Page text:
It seems a long time ago that Editors burst onto the scene, riding the crest of the post-punk revival wave with ‘The Back Room’. They may not inspire the same fervour as they once did, but they’ve forged a career and maintained a substantial fan base by making albums which do at least sound distinct from one another. While ‘On This Light and On This Evening’ may have been divisive, it certainly wasn’t a retread of old ground, and 2015’s ‘In Dream’ again moved away from the (U2 shadowing) territories of its predecessor. And credit where it’s due, this doesn’t sound like anything they’ve done before either. Although it would perhaps be better if it did.
‘Violence’ – their sixth album – was produced by Leo Abrahams (Wild Beasts, Florence & The Machine, Frightened Rabbit) and Editors with additional production from Benjamin John Power (Blanck Mass, Fuck Buttons), and it marks a return to the more electronic territory of their third album. Only, whereas ‘In This Light’ navigated the dark territories of Depeche Mode (the overblown ‘You Don’t Know Love’, which was more of a bad Associates rip-off notwithstanding), ‘Violence’ is all about the grooves. Editors go disco? Actually, pretty much.
Tom Smith is quoted as saying, in a R1 interview with his wife, “We had a lot of help from a guy called Blanck Mass, who makes very brutal electronic music. So when it’s electronic, it's very electronic. But then when it’s guitar-y, it’s very band driven. I think we’ve managed to find the balance of those two things better than we have done before. Over the years, we’ve gone from backwards between more band-orientated sounding records and more electronic records. I think there’s a balance here between melody and brutality that I don’t think we’ve managed to get before.”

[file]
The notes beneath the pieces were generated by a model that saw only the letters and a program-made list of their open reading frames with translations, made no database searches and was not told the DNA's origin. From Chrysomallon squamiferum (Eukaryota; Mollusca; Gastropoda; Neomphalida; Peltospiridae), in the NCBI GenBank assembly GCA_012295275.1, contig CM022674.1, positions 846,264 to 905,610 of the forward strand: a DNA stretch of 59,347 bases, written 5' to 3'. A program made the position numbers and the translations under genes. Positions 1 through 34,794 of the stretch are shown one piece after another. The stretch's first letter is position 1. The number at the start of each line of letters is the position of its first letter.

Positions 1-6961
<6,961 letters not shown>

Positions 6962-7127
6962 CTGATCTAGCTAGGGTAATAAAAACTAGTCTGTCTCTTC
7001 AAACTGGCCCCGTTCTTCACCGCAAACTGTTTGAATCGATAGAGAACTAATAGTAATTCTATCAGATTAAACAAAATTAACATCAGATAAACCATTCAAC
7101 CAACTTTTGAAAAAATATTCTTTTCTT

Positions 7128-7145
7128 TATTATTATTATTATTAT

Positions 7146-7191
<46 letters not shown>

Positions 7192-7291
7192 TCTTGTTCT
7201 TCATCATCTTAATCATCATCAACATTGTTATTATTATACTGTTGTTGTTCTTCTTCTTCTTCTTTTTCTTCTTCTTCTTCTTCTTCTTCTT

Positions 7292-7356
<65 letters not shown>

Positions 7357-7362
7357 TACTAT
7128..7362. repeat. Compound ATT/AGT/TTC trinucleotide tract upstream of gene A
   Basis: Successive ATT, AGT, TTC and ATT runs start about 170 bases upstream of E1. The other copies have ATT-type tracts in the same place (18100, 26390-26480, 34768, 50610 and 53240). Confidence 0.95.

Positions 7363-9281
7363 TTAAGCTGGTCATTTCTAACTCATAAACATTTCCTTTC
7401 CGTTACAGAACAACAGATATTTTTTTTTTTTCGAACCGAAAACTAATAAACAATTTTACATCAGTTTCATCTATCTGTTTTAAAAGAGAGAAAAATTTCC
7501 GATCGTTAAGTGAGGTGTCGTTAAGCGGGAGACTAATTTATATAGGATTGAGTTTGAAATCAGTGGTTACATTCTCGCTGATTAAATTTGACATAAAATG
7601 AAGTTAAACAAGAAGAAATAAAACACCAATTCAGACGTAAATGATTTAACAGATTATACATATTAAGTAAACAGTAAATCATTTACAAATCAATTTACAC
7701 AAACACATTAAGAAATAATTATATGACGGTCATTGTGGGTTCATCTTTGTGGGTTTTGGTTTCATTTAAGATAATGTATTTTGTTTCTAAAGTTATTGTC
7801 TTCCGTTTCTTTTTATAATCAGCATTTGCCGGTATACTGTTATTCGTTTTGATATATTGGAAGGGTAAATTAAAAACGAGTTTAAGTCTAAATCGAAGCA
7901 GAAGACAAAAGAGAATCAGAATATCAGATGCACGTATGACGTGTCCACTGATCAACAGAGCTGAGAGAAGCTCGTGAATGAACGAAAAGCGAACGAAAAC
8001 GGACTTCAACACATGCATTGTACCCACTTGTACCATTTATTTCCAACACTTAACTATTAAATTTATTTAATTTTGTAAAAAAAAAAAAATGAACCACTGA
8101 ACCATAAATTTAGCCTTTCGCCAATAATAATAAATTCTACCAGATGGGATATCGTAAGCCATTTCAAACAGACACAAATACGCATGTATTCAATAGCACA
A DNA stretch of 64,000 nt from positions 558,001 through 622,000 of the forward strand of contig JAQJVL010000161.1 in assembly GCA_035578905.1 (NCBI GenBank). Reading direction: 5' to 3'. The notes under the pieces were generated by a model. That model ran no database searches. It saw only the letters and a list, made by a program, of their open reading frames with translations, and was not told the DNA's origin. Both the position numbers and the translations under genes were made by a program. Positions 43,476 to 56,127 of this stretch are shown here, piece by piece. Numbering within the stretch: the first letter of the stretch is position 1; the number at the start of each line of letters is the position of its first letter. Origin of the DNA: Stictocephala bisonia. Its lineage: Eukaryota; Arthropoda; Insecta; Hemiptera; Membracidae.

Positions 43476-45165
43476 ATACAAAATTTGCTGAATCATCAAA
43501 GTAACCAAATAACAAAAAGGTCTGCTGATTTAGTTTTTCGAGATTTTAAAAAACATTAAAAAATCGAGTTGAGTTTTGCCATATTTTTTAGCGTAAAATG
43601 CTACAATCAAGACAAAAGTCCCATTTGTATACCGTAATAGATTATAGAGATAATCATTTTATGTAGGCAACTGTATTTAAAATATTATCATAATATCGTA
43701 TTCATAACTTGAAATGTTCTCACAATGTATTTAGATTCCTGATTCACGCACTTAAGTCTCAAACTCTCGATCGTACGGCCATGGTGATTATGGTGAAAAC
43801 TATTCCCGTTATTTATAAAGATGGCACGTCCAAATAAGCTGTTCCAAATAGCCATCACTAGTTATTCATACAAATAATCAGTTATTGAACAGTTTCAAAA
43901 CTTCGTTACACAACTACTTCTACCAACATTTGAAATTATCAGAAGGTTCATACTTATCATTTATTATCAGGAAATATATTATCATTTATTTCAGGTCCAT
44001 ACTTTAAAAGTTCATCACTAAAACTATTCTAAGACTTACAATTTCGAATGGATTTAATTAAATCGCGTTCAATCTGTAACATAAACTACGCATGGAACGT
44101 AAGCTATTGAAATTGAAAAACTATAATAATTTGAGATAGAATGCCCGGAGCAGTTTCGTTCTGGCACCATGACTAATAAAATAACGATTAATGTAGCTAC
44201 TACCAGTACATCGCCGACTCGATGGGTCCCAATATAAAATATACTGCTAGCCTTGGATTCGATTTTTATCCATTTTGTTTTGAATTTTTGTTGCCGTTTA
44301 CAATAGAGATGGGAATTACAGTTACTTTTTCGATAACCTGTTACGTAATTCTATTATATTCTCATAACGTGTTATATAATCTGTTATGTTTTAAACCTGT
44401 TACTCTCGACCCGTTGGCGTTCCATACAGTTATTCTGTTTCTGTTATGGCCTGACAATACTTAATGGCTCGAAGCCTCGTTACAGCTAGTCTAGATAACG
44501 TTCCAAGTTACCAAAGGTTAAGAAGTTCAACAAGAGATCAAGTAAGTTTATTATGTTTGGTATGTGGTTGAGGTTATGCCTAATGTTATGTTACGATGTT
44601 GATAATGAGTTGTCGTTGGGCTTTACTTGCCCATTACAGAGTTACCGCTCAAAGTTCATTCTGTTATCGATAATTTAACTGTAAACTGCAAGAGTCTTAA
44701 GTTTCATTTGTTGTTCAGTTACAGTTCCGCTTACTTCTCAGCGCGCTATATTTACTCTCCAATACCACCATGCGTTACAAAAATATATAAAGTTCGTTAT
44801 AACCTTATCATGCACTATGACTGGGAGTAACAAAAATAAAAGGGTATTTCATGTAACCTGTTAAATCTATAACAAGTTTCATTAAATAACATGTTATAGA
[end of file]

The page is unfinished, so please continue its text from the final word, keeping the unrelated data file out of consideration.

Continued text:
There’s a chasmic disparity between the belief and the objective reality. There’s nothing brutal about it, that’s for certain. Listening to ‘The Back Room’ or even ‘In This Light’ you’d never think that at some point in the future The Scissor Sisters might be a remotely fitting comparison. Mostly, it’s Bastille with disco beats, One Republic with baritone vocals. The songs are ‘Sunday Brunch’ advert-cut fillers, no more so than lead single ‘Magazine’. Essentially, ‘Violence’ is bloodless, without guts or punch. Put simply, it feels like a mainstream chart album.
There are some brooding moments, like the piano-led ballad ‘No Sound But the Wind’ and there are some flickers of vintage Editors, as represented by… actually, no. Comb every inch of the album, and there’s precious little. ‘Halleluja (So Low)’ is the album’s pinnacle by miles. The guitars are more prominent, and it’s got a lot more bite than the bulk of the album, but it’s hardly ‘Blood’ or ‘Munich’.
I would love to have been able to report that I was pleasantly surprised, that ‘Violence’ is simultaneously a progression and a return to form. I desperately wanted to like it. But the fact is that is sounds, and feels, like a last-ditch attempt to score mainstream radio airplay and maximum royalties. It’s tame. And it’s really quite depressing – not musically, but in terms of the decline it represents. Not so much violence as a playful pinch or flick on the arm.